I stood beside the sink and marveled while dad proved his manliness. He whipped lather in a cup with a steaming shaving brush. His face disappeared in glorious white foam. The swipe of a towel revealed his lips. In my memory he looks clownish. But shaving was too important to be funny when I was a kid.
I can still see clean skin appear while he casually pulled a gleaming Gillette over rugged stubble. I even hear the sound.
Grandfather Morrison was more civilized than dad. He used an electric razor. I couldn’t admire the metallic tapping of a safety razon on white porcelain, but I respected the accumulation of man-debris under the majestic floating heads. Occasionally he opened them to brush evidence of his manliness into a metal can by the sink.
It was thrilling when my whiskers started growing. So what if you needed a magnifying glass to see the little buggers. Mom dismissed them as peach fuzz. They meant more than peaches to me.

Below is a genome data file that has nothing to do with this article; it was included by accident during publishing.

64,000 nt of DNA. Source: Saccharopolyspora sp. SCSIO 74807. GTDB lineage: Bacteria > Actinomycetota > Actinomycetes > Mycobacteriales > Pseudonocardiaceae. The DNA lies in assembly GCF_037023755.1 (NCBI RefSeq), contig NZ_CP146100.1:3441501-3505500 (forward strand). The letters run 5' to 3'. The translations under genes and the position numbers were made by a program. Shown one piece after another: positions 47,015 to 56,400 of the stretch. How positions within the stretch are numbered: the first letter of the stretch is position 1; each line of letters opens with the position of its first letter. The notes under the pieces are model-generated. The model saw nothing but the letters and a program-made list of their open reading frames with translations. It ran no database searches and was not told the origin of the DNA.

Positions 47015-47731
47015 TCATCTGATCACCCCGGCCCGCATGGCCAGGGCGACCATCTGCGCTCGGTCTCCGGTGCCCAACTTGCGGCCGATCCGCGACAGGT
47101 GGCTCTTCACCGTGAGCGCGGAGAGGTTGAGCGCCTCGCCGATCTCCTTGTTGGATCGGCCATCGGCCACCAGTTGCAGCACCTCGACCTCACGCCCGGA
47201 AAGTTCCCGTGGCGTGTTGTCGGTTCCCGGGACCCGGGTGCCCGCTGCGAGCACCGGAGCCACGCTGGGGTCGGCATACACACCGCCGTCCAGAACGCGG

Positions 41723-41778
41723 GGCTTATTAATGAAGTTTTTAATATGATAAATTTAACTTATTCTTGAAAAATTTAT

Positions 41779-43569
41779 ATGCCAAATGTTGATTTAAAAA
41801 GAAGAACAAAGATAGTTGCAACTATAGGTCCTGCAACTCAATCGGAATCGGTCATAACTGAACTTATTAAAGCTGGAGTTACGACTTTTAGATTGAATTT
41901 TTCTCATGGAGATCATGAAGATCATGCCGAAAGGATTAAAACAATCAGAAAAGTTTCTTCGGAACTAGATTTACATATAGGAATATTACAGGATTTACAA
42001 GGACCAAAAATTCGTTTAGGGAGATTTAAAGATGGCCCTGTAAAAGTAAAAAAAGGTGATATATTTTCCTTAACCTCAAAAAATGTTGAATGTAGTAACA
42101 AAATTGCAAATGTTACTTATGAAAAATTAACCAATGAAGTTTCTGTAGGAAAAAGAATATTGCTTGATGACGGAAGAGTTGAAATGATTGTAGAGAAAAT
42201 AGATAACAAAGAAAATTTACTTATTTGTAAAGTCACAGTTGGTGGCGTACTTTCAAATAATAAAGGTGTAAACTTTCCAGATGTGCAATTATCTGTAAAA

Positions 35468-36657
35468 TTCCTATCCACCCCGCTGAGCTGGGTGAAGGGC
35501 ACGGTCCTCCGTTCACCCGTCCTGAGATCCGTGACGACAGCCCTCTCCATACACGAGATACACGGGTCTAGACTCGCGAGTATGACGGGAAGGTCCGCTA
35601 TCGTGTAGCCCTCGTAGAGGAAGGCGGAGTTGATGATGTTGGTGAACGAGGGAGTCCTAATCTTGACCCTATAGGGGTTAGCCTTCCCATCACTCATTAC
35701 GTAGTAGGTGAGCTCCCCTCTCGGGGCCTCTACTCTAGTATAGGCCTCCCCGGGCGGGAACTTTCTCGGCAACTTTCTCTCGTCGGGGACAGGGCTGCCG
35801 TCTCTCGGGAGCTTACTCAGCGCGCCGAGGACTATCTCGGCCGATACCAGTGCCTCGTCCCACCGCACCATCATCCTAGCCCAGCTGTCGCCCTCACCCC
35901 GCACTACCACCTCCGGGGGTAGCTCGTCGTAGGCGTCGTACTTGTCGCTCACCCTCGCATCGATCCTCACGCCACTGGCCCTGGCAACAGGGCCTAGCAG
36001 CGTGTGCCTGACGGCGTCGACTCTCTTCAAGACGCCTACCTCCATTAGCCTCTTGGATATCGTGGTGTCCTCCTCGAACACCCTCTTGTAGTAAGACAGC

The Power of Wishful Thinking:
#1. Wishful thinking is a beginning.
Wishful thinking contains a longing to be heard.
What do you wish would come true in the next 3-months? What are you prepared to do today to make wishful thinking reality?
#2. Wishful thinking energizes hope.
Hope is vitality.
- Reflect on things that could be. What if?
- See potential where others see obstacles. How could this be the beginning of something glorious?
Hope is a good thing, maybe the best of things…” Andy Dufresne, Shawshank Redemption
#3. Wishful thinking has a darkside.
Don’t allow the darkside to drain energy from hope, but you should know about the “ought-is fallacy.” It’s when you assume the way you wish things to be is the way they are.
What can you do to make wishes come true?